Within the 71 years existence of the shore establishment it was my good fortune to be trained there from the 9th of February 1954 - at the age of 15 years 1 month and 9 days - to the 22nd of March 1955. The cold showers, "aft fore", and witnessing someone being spun in one of those huge wire-mesh topped spin-dryers in the laundry (he wasn't left for long and did 'wring-out' afterwards!) was all part of 'preparation' for life as well as the Fleet and, I have to say, it has served me well though I'm not altogether sure the soft-soap mouthwash in the Annexe Guardhouse contributed too much though! I can't remember the language I used to deserve it but I am sure he said " ....ing gargle " when he handed me the glass of brown mousse like stuff.

Strange how we feel, even now, that we know every stone, brick and hut of the former HMS GANGES isn't it. Indelibly engraved on the mind to be recalled at anytime. My visit did nothing to dispel that. I can still see every bit including the bits they have pulled down! If you have not been back - go NOW. Where the Annexe was is now houses and the rest - stand fast the mast, which has a preservation order on it - might soon go the same way.

'H.M.S. GANGES MUSEUM', housed at the Marina, really is a must whether or not you were in 'Ganges'. Thanks to the efforts of a dedicated few volunteers it conveys, superbly, the feeling and atmosphere of the establishment that played such an important and fundamental role in training for the Royal Navy through most of the 20th Century from 1905 to 1976. I spent the morning there under the wing of George Athroll and I know he and/or his colleagues there, will be pleased to help bring 'GANGES' back to life for you doing all they can to make your visit enjoyable and memorable. You can contact him either using e-mail (Click here) or by telephone at Ipswich on 01473 684749. Generally the museum will be found open during weekends in the summer but is by arrangement at other times.

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AND FINALLY, Blake 10 Mess Classes 86 & 89 proudly 'as smart as guardsmen' if not smarter, march ahead of our trainer PO Tom Sayer in 1954. Tom will have gone now but I wonder where the rest are?
 


Shotley Development Plans updates: Plans to build a 'village' on the site at Shotley have yet to achieve acceptability. You can keep up to date via these links:

Local (Babergh District Council) Planning Authority - Click here  

Local Shotley Community website - Click here  




BABERGH DISTRICT COUNCIL MEDIA RELEASE - 3 February 2014 -

'FINGER TAKEN OFF HMS GANGES PAUSE BUTTON

Further progress can now be made towards granting of planning permission for a mixed-use development on the HMS Ganges site, in Shotley, after a Government 'stop' on the issue of any planning permission was lifted this week.

Developer Haylink Ltd had its planning application approved by Babergh District Council's Planning Committee in November last year (subject to the completion of the legal agreement). The scheme seeks to regenerate the area by building 285 homes, a 60-bed nursing home and a hotel, as well as retail and commercial buildings.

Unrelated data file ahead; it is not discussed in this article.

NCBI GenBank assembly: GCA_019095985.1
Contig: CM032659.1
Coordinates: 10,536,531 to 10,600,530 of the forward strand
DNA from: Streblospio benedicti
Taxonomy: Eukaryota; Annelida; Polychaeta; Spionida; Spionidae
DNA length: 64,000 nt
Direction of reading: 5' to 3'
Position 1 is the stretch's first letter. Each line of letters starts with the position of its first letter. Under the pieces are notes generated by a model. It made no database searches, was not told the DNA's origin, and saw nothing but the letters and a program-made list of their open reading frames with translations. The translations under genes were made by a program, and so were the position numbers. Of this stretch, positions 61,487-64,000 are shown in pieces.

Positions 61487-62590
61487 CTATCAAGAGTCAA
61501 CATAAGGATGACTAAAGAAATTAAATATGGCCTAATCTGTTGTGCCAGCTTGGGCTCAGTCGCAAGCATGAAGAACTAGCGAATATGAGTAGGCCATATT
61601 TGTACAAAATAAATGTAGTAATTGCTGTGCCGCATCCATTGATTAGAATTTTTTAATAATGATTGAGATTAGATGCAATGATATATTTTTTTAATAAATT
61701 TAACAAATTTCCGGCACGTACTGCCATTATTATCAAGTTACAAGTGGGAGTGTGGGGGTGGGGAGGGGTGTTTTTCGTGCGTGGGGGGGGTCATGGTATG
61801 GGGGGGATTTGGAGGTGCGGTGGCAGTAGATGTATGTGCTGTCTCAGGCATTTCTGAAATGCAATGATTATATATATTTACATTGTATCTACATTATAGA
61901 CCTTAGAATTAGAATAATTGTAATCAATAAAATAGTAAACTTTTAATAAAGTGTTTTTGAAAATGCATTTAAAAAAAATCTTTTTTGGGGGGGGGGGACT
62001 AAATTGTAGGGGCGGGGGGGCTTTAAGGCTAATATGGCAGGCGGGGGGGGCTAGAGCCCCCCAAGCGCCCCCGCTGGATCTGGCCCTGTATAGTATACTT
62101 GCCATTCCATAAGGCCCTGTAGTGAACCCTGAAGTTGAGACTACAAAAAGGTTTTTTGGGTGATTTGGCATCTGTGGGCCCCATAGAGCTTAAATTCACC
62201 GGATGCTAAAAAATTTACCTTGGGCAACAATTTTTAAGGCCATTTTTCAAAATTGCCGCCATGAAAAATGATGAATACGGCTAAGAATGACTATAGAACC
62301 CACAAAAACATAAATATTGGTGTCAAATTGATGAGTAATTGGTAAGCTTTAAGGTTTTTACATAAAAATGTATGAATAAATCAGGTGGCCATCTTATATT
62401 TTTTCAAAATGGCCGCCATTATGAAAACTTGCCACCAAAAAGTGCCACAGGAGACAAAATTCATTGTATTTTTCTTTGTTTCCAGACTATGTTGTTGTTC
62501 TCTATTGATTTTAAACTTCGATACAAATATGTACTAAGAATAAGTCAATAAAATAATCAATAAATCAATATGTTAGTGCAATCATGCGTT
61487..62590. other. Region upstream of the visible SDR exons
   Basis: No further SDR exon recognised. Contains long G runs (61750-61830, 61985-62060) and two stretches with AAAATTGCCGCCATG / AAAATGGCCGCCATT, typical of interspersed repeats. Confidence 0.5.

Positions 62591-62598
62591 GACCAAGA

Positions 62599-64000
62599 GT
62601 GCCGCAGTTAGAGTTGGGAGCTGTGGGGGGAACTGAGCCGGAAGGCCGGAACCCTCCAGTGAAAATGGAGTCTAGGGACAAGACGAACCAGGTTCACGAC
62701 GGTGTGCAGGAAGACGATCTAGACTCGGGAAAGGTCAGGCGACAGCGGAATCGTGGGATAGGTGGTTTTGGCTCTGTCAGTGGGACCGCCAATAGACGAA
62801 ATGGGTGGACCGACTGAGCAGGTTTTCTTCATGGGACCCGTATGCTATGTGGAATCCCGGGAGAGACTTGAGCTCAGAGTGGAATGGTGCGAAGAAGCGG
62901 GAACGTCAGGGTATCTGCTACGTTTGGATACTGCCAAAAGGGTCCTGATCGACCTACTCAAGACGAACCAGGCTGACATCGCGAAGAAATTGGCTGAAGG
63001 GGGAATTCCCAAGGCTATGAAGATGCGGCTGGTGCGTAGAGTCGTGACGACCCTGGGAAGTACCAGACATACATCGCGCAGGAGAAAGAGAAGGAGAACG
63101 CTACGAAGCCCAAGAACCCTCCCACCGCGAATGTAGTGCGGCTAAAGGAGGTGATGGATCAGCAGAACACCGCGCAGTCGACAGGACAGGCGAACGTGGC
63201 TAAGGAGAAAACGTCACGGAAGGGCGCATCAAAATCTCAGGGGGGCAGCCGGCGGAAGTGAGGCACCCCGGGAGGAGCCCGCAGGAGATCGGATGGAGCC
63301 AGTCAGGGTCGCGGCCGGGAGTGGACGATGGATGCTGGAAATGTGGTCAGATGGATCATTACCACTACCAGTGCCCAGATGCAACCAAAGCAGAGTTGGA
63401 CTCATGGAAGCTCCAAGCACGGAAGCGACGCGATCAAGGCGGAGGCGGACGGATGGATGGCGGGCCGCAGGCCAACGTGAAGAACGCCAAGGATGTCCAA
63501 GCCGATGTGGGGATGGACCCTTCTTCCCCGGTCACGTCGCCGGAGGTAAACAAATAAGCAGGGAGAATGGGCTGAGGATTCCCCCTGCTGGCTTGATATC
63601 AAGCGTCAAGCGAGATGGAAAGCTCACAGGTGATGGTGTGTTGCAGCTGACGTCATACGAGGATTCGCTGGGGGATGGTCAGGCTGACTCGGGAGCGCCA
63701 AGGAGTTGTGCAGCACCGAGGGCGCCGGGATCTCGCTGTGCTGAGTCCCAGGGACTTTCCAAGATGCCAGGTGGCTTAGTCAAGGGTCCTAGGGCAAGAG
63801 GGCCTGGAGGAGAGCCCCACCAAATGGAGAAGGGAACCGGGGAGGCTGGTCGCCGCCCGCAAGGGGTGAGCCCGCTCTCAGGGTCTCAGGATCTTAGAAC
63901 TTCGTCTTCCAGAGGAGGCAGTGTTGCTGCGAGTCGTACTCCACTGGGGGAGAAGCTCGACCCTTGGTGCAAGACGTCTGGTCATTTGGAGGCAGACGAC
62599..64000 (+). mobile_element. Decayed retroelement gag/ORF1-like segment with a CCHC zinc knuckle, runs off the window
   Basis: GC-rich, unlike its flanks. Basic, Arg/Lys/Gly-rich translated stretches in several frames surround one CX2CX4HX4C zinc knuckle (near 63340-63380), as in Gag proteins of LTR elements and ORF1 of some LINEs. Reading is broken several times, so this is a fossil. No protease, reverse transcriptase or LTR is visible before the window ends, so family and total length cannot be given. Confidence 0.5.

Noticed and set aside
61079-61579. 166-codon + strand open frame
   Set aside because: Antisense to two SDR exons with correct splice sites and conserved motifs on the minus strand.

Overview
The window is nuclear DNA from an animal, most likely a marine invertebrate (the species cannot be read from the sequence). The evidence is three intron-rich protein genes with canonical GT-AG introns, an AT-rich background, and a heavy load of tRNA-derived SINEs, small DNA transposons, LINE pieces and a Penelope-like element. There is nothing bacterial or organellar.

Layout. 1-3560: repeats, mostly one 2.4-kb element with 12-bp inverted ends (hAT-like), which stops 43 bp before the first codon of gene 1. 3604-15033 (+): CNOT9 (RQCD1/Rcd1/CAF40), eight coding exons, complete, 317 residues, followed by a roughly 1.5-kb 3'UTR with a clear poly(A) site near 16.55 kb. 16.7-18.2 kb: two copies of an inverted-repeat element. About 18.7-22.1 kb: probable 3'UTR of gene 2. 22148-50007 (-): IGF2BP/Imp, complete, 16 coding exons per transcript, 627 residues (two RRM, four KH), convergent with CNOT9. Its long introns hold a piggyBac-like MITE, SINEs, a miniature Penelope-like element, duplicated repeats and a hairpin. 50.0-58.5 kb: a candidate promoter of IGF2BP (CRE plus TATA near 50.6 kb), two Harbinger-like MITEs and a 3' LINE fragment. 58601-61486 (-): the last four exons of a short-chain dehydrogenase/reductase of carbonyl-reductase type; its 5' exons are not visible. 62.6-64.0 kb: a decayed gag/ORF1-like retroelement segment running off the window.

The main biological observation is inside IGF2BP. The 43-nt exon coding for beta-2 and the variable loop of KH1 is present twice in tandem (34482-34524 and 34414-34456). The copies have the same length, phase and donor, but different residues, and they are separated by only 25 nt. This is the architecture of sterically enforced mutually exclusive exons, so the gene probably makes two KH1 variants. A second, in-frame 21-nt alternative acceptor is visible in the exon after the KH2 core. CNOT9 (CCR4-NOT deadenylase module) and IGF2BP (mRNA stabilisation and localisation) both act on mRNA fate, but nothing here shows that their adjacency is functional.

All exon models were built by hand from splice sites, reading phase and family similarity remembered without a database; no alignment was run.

But, in December last year, Babergh was advised by the Department for Communities and Local Government (DCLG) that no planning permission could be issued until the Department had completed its consideration of the matter and issued its decision about whether to "call in" the application for determination by the Secretary of State.

However this week, Babergh was notified that there would be no "call in" and the Council would be able to proceed to determine this matter locally.

Dave Jones, Planning Casework Manager at the DCLG, said in a letter to the council: "The Secretary of State has carefully considered the impact of the proposal, and the key policy issues of promoting sustainable transport, delivering the wide choice of high quality homes, promoting healthy communities and conserving and enhancing both the natural and historic environment which this cases raises.

"In his opinion, the proposals do not: involve a conflict with national policies on important matters; have significant long term impact on economic growth and meeting housing needs across a wider area than a single local authority; have significant effects beyond their immediate locality; give rise to substantial cross boundary or national controversy; raise significant architectural and urban design issues; or involve the interests of national security or foreign governments".

Cllr Simon Barrett, Babergh District Council's Lead Member for Economic Development, said: This news is welcomed.

"The former HMS Ganges site has been the subject of numerous planning applications over the years whilst the condition of buildings on the site have deteriorated. Now there is a real opportunity for a mixed-use development to take place on the site which could do much to improve the condition of the site and its buildings, while also helping to improve housing supply and the local economy." ENDS

By Emma Morton on February 3rd, 2014'